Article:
Regarding the second factor, compliance with applicable Federal, State, and local law, the investigative file in this matter reveals that Seaside significantly violated applicable Federal law in the following primary instances. Narog and Seaside exported hundreds of thousands of bottles of List I chemicals to Israel without being registered to do so, in violation of 21 U.S.C. 843(a)(9); 957(a)(2); and 960(a)(1) and 21 CFR 1309.22.
In addition, although Narog stated to DEA investigators during an April 17, 2000, interview that he had no domestic customers, over 5,000 bottles of a List I chemical pseudoephedrine product manufactured exclusively for Seaside were seized on March 21, 2000, from two individuals in California, who were subsequently charged with criminal offenses relating to the unlawful possession of pseudoephedrine. DEA surveillance also revealed Narog and others were shipping large quantities of pseudoephedrine to individuals located in California, who were diverting the chemical to the illicit manufacture of methamphetamine. The Administrator finds this substantial evidence that Narog and Seaside violated 21 U.S.C. 841(d)(2) (since redesignated 841(c)(2)).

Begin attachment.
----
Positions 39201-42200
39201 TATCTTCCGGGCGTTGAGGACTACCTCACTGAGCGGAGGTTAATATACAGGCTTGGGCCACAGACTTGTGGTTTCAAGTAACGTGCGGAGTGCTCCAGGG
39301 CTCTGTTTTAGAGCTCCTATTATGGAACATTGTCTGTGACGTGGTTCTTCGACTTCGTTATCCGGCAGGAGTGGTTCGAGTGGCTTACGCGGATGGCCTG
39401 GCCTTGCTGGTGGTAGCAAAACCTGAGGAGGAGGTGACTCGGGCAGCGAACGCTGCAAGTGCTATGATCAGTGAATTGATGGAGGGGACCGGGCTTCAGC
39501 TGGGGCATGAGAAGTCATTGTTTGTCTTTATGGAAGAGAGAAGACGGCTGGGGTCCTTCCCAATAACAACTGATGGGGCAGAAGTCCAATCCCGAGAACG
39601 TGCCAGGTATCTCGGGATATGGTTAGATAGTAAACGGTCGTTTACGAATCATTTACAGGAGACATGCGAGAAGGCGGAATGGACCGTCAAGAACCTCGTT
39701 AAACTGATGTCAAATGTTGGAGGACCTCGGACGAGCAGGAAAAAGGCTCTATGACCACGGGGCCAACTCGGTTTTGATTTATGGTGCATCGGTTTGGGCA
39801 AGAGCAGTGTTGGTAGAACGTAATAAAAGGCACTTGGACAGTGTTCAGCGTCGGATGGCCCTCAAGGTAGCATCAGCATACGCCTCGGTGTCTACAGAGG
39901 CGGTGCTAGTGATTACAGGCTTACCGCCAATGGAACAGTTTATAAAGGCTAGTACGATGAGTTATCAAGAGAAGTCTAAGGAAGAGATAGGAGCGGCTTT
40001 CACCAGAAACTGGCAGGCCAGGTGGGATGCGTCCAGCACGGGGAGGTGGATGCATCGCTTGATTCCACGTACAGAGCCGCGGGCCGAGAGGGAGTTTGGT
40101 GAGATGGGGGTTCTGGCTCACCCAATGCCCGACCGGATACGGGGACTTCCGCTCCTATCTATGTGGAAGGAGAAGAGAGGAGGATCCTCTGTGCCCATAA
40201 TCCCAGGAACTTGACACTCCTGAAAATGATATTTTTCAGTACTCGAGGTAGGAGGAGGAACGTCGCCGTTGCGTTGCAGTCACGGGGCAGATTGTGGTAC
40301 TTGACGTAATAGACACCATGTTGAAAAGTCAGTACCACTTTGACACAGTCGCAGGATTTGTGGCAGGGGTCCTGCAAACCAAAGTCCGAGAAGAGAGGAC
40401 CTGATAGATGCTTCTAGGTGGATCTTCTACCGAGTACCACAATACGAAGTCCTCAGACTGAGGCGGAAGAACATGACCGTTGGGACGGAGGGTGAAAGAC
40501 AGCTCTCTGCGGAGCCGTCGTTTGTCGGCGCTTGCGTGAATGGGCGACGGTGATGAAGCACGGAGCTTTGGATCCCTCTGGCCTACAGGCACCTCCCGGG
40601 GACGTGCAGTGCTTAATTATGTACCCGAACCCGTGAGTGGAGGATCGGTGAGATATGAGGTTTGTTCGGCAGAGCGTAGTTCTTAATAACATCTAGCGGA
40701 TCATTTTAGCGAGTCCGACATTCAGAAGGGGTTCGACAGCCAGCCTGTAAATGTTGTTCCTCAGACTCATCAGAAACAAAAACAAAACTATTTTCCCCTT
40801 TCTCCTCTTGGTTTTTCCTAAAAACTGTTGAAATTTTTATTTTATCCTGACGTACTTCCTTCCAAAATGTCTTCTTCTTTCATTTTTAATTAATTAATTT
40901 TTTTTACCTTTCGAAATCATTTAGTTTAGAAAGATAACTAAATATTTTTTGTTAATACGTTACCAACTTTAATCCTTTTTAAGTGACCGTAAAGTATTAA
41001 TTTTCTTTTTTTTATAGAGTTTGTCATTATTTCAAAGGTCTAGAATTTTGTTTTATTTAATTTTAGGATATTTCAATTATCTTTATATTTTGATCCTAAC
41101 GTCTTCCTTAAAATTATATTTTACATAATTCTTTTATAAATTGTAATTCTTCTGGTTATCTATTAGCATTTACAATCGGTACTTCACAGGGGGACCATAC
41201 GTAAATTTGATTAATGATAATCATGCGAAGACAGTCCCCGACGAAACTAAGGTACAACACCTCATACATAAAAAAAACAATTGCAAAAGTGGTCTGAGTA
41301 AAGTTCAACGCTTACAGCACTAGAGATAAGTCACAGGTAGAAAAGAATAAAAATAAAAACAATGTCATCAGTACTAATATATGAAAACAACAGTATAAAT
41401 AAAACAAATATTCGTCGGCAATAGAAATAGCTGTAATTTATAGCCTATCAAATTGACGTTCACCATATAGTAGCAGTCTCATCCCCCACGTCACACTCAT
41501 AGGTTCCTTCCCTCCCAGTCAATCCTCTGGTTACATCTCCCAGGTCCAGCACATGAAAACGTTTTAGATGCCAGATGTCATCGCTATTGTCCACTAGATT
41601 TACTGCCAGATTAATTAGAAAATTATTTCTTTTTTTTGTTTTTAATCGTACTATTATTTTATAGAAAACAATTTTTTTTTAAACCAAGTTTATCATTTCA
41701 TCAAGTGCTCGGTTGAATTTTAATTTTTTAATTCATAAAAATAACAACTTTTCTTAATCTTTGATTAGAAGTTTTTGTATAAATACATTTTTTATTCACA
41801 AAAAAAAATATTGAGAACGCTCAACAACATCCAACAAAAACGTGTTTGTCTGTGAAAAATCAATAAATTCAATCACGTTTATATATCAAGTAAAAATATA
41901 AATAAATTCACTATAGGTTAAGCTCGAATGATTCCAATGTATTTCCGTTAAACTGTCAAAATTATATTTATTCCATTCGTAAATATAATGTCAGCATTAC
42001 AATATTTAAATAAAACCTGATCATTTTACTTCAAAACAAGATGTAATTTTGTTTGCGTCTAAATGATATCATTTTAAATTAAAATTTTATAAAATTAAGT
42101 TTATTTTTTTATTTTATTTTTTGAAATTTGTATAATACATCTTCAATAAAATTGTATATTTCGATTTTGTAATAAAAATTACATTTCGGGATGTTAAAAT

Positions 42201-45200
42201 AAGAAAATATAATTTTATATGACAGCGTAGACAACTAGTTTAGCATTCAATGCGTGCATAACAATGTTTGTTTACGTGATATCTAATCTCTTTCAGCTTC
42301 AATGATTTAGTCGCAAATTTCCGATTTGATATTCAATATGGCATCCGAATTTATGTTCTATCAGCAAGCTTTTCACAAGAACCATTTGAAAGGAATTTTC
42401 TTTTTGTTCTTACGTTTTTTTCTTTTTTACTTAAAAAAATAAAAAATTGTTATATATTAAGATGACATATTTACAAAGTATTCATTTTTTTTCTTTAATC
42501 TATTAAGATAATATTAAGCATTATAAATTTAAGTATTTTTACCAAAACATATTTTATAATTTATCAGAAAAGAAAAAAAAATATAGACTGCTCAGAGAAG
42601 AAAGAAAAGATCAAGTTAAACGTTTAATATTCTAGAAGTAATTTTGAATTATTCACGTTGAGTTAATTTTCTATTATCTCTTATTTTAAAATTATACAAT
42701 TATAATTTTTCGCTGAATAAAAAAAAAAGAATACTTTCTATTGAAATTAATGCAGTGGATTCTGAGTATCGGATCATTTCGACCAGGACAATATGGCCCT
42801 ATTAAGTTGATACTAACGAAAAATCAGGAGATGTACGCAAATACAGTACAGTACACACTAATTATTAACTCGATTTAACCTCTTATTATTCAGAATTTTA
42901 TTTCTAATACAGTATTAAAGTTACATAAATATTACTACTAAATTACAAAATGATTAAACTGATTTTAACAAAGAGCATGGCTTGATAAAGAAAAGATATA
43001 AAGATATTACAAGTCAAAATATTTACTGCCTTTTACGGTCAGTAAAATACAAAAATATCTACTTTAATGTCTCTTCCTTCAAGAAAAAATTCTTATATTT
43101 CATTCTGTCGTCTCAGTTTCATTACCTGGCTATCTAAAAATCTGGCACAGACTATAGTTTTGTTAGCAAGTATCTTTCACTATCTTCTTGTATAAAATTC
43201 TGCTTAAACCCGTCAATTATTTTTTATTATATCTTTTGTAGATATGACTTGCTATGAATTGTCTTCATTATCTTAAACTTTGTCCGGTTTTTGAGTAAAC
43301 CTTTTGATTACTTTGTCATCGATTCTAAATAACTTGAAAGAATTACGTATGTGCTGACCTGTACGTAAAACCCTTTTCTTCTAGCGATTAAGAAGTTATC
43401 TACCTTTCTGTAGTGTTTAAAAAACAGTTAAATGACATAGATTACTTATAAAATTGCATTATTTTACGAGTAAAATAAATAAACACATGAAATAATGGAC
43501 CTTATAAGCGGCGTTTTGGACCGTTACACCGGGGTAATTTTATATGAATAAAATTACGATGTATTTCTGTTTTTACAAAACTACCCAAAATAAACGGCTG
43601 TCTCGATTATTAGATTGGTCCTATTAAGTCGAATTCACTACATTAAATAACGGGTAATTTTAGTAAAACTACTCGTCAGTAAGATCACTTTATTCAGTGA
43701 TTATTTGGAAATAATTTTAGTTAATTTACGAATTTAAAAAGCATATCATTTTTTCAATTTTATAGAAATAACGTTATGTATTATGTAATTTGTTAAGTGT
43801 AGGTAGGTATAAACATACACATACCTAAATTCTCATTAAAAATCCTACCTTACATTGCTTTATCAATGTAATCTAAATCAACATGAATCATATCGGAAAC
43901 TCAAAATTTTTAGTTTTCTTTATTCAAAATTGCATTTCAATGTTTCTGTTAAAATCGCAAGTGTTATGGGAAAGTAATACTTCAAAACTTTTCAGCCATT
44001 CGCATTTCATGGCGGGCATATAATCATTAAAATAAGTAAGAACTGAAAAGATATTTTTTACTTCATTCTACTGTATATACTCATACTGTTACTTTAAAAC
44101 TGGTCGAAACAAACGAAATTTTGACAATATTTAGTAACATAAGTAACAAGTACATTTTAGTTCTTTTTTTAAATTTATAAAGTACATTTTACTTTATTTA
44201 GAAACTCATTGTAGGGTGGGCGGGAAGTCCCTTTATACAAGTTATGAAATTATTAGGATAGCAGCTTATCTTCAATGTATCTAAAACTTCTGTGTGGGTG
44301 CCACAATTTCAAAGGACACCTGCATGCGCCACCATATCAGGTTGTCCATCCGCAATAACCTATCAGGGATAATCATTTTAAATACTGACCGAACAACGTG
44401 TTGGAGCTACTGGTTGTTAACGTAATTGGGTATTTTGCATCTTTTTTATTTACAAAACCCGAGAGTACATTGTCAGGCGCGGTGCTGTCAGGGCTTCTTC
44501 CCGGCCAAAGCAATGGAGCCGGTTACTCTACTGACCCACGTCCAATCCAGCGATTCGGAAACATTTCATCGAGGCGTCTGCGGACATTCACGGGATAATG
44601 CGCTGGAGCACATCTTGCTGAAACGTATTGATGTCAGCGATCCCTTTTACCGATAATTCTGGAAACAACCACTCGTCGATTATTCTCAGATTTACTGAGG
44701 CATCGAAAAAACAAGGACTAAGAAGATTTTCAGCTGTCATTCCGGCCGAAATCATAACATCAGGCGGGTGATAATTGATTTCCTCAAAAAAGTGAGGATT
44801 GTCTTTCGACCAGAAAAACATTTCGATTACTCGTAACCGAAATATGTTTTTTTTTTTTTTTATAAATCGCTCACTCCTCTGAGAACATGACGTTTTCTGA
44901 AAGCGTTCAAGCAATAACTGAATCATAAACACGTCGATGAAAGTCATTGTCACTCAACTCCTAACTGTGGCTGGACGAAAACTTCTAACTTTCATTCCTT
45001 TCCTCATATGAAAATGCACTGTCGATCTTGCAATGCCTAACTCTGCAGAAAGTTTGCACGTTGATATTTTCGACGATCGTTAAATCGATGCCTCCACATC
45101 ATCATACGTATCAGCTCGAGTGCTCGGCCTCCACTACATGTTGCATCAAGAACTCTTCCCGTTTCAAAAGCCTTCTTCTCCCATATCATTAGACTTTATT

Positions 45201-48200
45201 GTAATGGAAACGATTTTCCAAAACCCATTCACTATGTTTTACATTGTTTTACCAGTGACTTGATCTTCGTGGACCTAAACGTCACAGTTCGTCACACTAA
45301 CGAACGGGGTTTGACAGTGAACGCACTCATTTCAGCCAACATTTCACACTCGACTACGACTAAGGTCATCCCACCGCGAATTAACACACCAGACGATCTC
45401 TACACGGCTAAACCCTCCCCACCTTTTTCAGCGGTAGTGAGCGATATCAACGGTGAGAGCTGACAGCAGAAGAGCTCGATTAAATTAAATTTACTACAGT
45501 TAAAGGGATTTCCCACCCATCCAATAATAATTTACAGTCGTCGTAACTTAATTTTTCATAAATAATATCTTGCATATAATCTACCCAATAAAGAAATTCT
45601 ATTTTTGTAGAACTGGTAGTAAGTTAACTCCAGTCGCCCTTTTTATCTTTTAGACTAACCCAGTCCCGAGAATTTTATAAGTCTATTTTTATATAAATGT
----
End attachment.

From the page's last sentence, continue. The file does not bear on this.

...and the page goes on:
The investigation further revealed Narog was concealing thousands of pounds of pseudoephedrine product in an unregistered storage unit, and this pseudoephedrine was being directly diverted to the manufacture of methamphetamine, in violation of 21 CFR 1309.23.
Finally, Narog was charged in an August 1, 2000, seven count indictment, each count charging Narog with violations of 21 U.S.C. 841(d)(2) (since redesignated as 841(c)(2)) relating to the distribution of pseudoephedrine knowing or having reasonable cause to believe the chemical would be used to illicitly manufacture methamphetamine.
Regarding the third factor, any prior conviction record under Federal or State laws relating to controlled substances or chemicals, there is no evidence in the investigative file that Seaside or Narog has any record of convictions under Federal or State laws relating to controlled substances or chemicals.